I am not aware of a definitive answer to your question either in the statutes or in case law, but I can set out likely parameters for making such a determination. The following excerpt from 35 USC section 102 most directly addresses the issues relevant to your question:
A person shall be entitled to a patent unless—
(a) the invention was known or used by others in this country, or patented or described in a printed publication in this or a foreign country, before the invention thereof by the applicant for patent, or
(b) the invention was patented or described in a printed publication in this or a foreign country or in public use or on sale in this country, more than one year prior to the date of the application for patent in the United States, or ...
There are other limiting factors that are pertinent to your question. The key question, already addressed earlier, is whether the YouTube video can be proven to be prior to the date of the claimed invention. I don't know enough about the innards of the YouTube system to know whether definitive proof is available, though I suspect it is - provided that the Google folks will cooperate in demonstrating the actual publication date of the video.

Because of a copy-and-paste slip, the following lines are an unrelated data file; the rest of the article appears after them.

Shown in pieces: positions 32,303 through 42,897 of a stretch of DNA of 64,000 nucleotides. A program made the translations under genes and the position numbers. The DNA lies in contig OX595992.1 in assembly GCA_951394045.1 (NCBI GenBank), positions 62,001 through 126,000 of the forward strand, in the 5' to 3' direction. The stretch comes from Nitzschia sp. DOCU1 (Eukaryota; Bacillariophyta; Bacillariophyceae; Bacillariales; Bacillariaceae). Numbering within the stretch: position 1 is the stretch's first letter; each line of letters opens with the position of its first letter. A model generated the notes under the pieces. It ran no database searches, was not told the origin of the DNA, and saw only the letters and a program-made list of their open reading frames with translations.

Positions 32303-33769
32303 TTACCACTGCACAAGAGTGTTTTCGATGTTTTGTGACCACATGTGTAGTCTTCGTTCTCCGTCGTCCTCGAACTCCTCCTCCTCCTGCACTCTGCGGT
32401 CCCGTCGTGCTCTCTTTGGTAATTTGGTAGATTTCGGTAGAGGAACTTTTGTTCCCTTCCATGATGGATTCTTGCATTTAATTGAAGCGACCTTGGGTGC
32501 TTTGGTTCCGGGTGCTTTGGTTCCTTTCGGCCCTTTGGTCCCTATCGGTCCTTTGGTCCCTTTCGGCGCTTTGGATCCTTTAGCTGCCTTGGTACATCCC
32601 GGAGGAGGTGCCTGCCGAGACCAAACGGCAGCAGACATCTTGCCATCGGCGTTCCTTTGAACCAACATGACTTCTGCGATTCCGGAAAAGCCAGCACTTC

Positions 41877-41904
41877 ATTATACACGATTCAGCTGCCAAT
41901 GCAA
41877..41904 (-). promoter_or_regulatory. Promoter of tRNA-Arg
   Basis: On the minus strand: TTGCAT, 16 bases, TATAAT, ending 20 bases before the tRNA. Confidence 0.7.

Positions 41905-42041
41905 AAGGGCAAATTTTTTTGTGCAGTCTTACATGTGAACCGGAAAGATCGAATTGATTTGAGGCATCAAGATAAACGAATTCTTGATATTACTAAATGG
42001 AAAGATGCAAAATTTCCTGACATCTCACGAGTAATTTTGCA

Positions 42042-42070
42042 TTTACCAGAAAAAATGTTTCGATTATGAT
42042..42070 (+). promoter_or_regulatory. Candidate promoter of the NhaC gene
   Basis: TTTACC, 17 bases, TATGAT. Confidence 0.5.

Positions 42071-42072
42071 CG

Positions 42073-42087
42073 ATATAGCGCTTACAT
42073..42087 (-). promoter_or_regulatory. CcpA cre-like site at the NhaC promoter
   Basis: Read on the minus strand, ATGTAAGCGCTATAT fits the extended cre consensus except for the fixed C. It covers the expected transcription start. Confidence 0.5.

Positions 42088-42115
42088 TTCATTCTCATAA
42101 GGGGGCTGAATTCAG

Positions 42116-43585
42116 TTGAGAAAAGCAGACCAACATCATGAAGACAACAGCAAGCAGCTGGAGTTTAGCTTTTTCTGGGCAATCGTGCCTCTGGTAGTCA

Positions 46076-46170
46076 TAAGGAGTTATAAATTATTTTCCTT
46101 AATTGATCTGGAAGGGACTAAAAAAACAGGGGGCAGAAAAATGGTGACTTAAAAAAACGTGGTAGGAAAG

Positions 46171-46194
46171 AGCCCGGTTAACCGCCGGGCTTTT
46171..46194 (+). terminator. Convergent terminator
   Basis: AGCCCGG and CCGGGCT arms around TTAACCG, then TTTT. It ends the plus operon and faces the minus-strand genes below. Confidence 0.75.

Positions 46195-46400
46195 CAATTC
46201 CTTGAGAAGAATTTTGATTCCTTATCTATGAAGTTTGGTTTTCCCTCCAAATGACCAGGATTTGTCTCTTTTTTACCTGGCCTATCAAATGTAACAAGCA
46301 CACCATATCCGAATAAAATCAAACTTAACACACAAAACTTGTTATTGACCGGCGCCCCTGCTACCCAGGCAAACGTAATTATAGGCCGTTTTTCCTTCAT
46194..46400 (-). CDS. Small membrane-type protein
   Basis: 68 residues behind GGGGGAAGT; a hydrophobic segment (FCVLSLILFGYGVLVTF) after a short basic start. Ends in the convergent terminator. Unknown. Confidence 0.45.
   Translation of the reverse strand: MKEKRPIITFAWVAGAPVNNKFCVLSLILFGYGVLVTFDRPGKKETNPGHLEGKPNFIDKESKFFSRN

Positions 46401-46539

There is plenty of room for argument from the other side as to whether posting on YouTube is "publication" for purposes of the statute. Also, given the nature of the medium, it may be difficult to establish that the video is "truthy." Remember the videos showing fantastic basketball shots and people launched through hoops? It is also possible to misinterpret what a video actually represents, for example whether it shows an actual working process or a mockup such as stop motion animation.
It comes down to proof - convincing a court as to the factual nature of the video and the date of its publication.